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A look at Manchin and Capito earmarks for local projects, from $1.7T federal budget

MORGANTOWN — Earmarks have returned to Congress and Sens. Shelley Moore Capito and Joe Manchin — both Appropriations Committee members — have put out their lists of West Virginia earmarks included in the recently passed $1.7 trillion Fiscal Year 2023 omnibus bill.

Capito’s earmarks total $250,950,000 and Manchin’s total $228,022,000. There is considerable overlap between their lists, as they made many of their requests jointly, but both lists include projects requested by just one or the other.

Today we take a look at the senators’ earmarks for the Monongalia-Preston-Marion area, after some brief background.


Congress suspended earmarks in 2011 because they had gained an unsavory reputation as pointless pork spending aimed at buying votes. But earmarks never actually went away, the Project on Government Oversight argues; the number was reduced while the cost for each increased and the process became far-less transparent and accountable.

In early 2011, Congress revived earmarks under a new name, Congressionally Direct Spending, for Fiscal Year 2022 (Oct. 1, 2021-Sept. 30, 2022).

The Congressional Office of Management and Budget defines earmarks (Congressionally Direct Spending) as “funds provided by the Congress for projects or programs where the congressional direction (in bill or report language) circumvents the merit-based or competitive allocation process, or specifies the location or recipient, or otherwise curtails the ability of the Administration to control critical aspects of the funds allocation process.”

John Hudak at the Brookings Institute argues that the return of earmarks is a good thing that benefits everyday Americans.

They allow lawmakers, he argues, to target funds for important projects that can solve policy problems and create jobs. And while abuses happen, the vast majority of earmarks were meant to respond to constituents’ concerns and needs.

He argues that earmarks have always composed a miniscule portion of the discretionary budget, typically less than 1%. And, echoing POGO, earmarks never disappeared, they were simply transferred to the executive branch or made more secretive within the legislative branch.

The earmarks

Joint requests have no name behind them; earmarks from one or the other include the name.

Local government projects

  • $55,000, Newburg; Newburg Dam Rehabilitation Study; feasibility study for dam safety improvements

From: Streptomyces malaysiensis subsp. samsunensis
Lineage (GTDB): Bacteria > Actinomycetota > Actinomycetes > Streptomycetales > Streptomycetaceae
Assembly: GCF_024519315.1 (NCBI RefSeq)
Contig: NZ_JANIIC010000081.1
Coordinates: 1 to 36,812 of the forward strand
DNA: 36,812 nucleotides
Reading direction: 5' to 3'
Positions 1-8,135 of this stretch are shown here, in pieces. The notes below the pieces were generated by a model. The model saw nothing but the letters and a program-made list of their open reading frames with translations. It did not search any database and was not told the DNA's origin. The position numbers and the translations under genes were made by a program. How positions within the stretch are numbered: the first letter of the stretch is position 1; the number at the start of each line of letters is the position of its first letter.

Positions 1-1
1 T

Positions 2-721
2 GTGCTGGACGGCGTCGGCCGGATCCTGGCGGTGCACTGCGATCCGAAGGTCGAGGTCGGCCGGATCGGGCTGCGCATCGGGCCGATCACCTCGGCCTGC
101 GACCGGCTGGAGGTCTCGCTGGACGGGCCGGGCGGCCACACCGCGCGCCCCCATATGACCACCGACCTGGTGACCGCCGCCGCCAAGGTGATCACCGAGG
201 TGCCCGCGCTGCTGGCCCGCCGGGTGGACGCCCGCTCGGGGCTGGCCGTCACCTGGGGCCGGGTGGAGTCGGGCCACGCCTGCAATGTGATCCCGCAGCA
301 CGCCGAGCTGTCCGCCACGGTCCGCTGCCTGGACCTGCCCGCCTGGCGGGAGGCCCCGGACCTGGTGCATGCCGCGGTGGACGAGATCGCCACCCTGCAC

• $66,000, Mannington; Law Enforcement Technology Upgrades; installation of police cameras to reduce the risk and occurrence of crime
  • $4,000,000, Kingwood Water Works; WISDOM Project (Water Intelligence & Security Development for Operational Support of the Military; expands and improves water support for Camp Dawson
  • $229,000, Mannington; Water Meter Upgrades; to replace water meters at a faster rate; Manchin
  • $50,000, Farmington; Feasibility Study on Rehabilitating Abandoned Buildings; study on the uses of abandoned buildings, including their potential use for a proposed senior center; Manchin
  • $6,000,000, Morgantown; Morgantown Fire Station; builds a new fire station and training center
  • $1,000,000, Morgantown; Morgantown Municipal Airport Runway Extension; extends Runway 18-36 from 5,199 feet to 6,200 feet to provide proper safety margins for aircraft
  • $1,000,000, Historic Morgantown Post Office Building; historic building renovation to aid in revitalizing downtown; Manchin
  • $1,875,000, Grant Town; Stormwater Sewer System Improvements; Capito


  • $2,500,000, Advanced Imaging and Chemical Analysis Equipment; multi-beam scanning electron microscope, for research for advanced manufacturing, neuroscience and life science
  • $1,200,000, Hardwood Cross Laminated Timbers for Energy Efficient Modular Homes; manufacturing components for modular home design
  • $750,000, Cyber Range Sandbox for Data-Driven Security Solutions; creates a CyberRange — a specialized software and hardware facility for cybersecurity education, training and research; Manchin
  • $250,000, Extending Library and Campus Programming to the Community; upgrades library technology
  • $1,160,000, Optical Studies Equipment; a spectrometer for vision-related research

WVU Hospitals

  • $2,500,000, Chestnut Ridge Cytogenetics Laboratory; for laboratory space inside the WVU Innovation Corp. building
  • $2,434,000, Chestnut Ridge Cytology Laboratory; medical laboratory space inside the WVU Innovation Corp. building
  • $3,500,000, Chestnut Ridge Histology Laboratory; medical laboratory space inside the WVU Innovation Corp. building; Manchin
  • $3,000,000, WVU Medicine Children’s Specialty Clinic, Equipment and Buildout; constructs one level of WVUMC Hospital
  • $2,000,000, WVU Medicine Children’s Specialty Clinic, Complex Care for Adolescent/Young Adult Clinic; constructs one level of WVUMC Hospital
  • $3,500,000, WVU Medicine Children’s Specialty Clinic, Surgical Space and Equipment; constructs one level of WVUMC Hospital
  • $2,500,000, Rockefeller Neuroscience Institute Clinical Facilities; constructs a new research facility; Manchin
  • $3,000,000, Rockefeller Neuroscience Institute Interdisciplinary Innovation Workspace; constructs a new research facility

Other projects

  • $3,000,000, Mon Health Preston Memorial Hospital, Kingwood; expand and renovate Physicians Center to expand and increase specialist services
  • $350,000, Mylan Park Foundation; completes the last phase of Mylan Park Tourism Gateway project; Manchin
  • $2,000,000, WVDOH Monongalia County; I-79 Exit 155; repairs and rehabilitates exit
  • $750,000, WVNET, to buy equipment, technology and IT services to support education; Capito
  • $270,000, Fairmont State University Aviation Center for Excellence at Bridgeport; for equipment purchases; Manchin

TWEET David Beard@dbeardtdp